I remember starting a large project when I had just learned to crochet. As I was selecting yarn, the sales associate told me to check the dye lot, and get all the yarn for the entire project at one time. I didn’t think about that advice when I purchased a dozen pair of black socks. When I sorted them on laundry day, the sock colors ranged were slightly different—black, light black, and brown-black.
A Christian may marry another believer thinking you’re in agreement, only to discover that your understanding of “Christian” varies greatly. One of my friends married a man who told her he was a Christian simply because he knew she wouldn’t marry a non-Christian. So how can you discover the “true colors” of a potential partner?
In a discussion about false prophets, Jesus, said, "So then, you will know them by their fruits.” (Matthew 7:20) Look for the evidence of a changed life. Are his words and actions Christlike? Is he intentionally growing in his faith?
Look for evidence beyond your experience. Ask his friends and family about his professed belief and what effect they have seen in his life. If he objects to your talking to others, that can be a red flag, too.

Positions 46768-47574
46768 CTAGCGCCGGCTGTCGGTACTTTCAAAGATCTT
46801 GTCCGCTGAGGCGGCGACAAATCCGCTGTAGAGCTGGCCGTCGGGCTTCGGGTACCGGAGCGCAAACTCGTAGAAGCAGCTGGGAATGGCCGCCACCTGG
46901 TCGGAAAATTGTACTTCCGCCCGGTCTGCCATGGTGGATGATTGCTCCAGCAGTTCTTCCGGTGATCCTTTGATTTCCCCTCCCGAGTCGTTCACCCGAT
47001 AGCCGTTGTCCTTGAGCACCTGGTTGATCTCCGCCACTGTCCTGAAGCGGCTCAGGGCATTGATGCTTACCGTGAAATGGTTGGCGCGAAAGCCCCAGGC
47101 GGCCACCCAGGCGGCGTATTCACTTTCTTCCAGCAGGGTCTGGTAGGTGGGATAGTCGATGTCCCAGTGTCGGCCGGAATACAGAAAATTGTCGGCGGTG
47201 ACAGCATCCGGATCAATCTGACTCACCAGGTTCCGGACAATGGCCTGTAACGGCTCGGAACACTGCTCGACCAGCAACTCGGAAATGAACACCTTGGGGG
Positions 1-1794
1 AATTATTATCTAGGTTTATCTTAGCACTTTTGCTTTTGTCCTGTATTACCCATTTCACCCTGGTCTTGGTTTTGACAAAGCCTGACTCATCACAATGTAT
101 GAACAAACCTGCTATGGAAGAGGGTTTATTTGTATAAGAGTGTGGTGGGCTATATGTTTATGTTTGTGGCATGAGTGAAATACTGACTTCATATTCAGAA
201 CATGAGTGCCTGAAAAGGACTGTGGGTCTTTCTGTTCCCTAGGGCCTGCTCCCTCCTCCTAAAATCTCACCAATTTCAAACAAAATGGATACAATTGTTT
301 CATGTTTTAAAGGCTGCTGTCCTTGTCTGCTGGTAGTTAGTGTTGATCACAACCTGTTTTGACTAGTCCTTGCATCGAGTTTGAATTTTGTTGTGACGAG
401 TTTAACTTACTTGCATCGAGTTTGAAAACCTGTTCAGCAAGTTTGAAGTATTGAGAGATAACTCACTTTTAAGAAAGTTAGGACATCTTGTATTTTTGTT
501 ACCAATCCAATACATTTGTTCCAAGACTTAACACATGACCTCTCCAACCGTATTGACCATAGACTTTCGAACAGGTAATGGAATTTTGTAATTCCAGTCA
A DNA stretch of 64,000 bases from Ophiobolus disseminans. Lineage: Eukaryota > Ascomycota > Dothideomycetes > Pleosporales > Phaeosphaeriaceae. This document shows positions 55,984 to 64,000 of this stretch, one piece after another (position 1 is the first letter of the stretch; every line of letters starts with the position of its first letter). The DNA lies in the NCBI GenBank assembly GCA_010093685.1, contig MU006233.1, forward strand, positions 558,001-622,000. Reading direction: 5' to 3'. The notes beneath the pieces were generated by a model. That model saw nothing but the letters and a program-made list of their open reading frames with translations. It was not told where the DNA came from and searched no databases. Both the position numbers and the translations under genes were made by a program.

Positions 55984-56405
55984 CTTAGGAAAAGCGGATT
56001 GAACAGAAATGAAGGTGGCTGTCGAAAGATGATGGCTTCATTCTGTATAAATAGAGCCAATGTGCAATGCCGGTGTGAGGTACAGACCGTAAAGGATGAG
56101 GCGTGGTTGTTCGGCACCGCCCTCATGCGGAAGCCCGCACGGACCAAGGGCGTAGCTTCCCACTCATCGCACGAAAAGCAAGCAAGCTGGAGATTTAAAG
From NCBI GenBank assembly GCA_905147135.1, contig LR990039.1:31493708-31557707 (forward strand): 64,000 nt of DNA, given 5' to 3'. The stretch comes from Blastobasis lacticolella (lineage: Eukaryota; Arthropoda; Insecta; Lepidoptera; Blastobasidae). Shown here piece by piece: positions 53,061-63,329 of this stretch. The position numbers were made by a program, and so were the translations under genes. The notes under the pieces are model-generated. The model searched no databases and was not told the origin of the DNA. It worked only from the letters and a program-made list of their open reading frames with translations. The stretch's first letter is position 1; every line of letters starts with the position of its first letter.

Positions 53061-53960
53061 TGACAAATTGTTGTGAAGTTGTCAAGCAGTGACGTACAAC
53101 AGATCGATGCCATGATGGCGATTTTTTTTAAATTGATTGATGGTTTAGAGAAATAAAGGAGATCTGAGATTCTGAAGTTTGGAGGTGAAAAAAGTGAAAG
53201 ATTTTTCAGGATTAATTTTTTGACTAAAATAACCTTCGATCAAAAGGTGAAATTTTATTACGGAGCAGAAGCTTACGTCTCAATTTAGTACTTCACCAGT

Look for his interaction with others. Does he have a healthy relationship with other men? How does he interact with women? Is he comfortable around children? How does he treat his mother?
If the dye lot is different--the walk doesn't support the talk--don't buy into that partnership.
Watch for “Belief Plus” on my blog next week for more thoughts on choosing your mate.
Millie McNabb, founder of Christian Values Legacy, offers parenting seminars that focus on passing on your Christian values. Request your free report “Considerations for Intentionally Raising Children to Become Christian Adults” today at http://www.christianvalueslegacy.com./